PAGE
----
Also influential to Joan’s work on the study and experimentation more generally were Edwin Powers and Helen Witmer, the researchers who undertook the first evaluation of the CSYS (Powers and Witmer 1951). As study director from 1941 to 1951, Powers was responsible for making sure that the preventive intervention continued to run despite some rather formidable obstacles during the war years, as well as ensuring fidelity to the model and maintaining detailed case records. His post-war writings were also important to articulating the study’s contributions to the prevention of delinquency (see Powers 1949, 1950). In the case of Helen Witmer, her statistical acumen would prove invaluable to the study’s first evaluation.

In preparing for the third and most ambitious follow-up of the study (1975-1979), Joan McCord seemed mindful of the benefits of tapping into influential scholars of the day. At the very least, long-term follow-ups of preventive interventions were exceedingly rare and may need some justification. Joan convened advisory conferences to discuss this and other key elements of the project. Participating in the conferences was a prominent group of scholars, including Michael Wadsworth, Jack Block, Jerry Bachman, and Glen Elder (McCord 2002b).

It was during this period of time, if not already underway, that Joan’s research was starting to influence and inspire others—the next generation of experimental criminologists. In reflecting on the “giants of longitudinal research” who had the greatest influence on him, David Farrington noted the following about Joan: “Joan McCord always bubbled over with enthusiasm about everything. She was a wonderful role model who energized younger scholars with her intellectual excitement” (Farrington 2012: xviii). This was a common refrain among criminologists (see also Farrington 2007; Tremblay and Farrington 2004).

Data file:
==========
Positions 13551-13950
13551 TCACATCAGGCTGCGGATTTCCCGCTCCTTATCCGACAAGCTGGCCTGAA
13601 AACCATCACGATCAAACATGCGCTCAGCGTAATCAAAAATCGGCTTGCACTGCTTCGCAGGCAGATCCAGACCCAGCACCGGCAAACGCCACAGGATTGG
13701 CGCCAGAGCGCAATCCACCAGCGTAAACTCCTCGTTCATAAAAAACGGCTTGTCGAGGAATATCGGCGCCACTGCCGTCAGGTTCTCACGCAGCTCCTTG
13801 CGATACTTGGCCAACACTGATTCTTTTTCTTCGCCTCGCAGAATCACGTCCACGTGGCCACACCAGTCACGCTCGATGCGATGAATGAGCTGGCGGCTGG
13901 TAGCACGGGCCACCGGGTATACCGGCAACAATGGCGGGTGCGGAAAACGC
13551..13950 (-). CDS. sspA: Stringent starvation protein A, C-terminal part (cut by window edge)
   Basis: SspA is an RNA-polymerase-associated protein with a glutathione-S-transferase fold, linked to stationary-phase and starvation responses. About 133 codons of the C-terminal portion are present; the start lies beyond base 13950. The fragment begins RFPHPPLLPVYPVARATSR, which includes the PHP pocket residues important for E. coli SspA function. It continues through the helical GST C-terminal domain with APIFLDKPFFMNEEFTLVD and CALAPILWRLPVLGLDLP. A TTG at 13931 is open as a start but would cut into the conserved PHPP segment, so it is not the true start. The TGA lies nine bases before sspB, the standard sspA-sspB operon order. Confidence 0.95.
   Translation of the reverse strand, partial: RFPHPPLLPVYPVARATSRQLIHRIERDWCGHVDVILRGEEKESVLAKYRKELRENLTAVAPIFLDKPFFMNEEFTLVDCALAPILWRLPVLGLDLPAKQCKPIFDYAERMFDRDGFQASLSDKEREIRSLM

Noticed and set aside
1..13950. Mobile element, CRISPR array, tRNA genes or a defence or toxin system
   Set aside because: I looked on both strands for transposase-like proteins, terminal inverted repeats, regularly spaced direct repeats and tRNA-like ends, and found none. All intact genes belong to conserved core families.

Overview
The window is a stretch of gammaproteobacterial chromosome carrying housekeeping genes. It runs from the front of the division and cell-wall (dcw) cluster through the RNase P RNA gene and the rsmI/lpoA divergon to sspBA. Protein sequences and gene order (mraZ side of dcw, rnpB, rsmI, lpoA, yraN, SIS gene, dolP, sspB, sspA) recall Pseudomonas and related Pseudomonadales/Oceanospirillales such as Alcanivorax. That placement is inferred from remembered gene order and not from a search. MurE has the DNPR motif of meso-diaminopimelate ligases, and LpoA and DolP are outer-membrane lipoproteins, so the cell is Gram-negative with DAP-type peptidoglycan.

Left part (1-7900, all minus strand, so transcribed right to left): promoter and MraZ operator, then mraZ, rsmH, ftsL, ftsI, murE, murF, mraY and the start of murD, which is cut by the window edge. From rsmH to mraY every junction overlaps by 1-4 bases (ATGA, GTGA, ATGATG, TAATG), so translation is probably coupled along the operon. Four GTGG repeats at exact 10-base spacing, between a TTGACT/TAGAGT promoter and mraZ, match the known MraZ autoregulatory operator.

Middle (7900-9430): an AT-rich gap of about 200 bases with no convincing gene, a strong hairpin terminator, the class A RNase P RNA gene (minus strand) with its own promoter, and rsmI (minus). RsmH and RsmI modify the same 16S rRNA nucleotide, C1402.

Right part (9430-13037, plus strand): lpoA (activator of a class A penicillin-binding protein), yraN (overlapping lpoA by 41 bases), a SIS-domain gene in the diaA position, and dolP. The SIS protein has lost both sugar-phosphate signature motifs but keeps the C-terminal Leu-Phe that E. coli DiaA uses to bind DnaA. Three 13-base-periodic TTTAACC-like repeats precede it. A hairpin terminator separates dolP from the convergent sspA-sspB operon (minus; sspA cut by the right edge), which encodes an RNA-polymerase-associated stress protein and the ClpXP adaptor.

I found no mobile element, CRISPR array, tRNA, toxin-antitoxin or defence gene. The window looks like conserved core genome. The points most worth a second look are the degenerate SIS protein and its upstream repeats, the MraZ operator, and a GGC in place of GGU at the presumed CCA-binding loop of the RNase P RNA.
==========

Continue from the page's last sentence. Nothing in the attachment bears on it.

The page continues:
Her research and scholarship would also have a direct impact on others’ longitudinal and experimental studies. For example, Farrington’s Cambridge Study in Delinquent Development drew upon her work for its measures of parental supervision, discipline, and attitude (Tremblay and Farrington 2004: 6). McCord’s influence was even more direct for Richard Tremblay’s Montreal Longitudinal-Experimental Study: it “was designed to prevent the iatrogenic effects of interventions she had identified” (Tremblay and Farrington 2004: 6). In fact, Tremblay was so moved by McCord’s (1978) findings of the 30-year follow-up of the CSYS that he asked her to join him in planning the Montreal experiment. She accepted, leading to a major innovation in the design of the social skills training component of the intervention and an important and lasting impact of the intervention overall: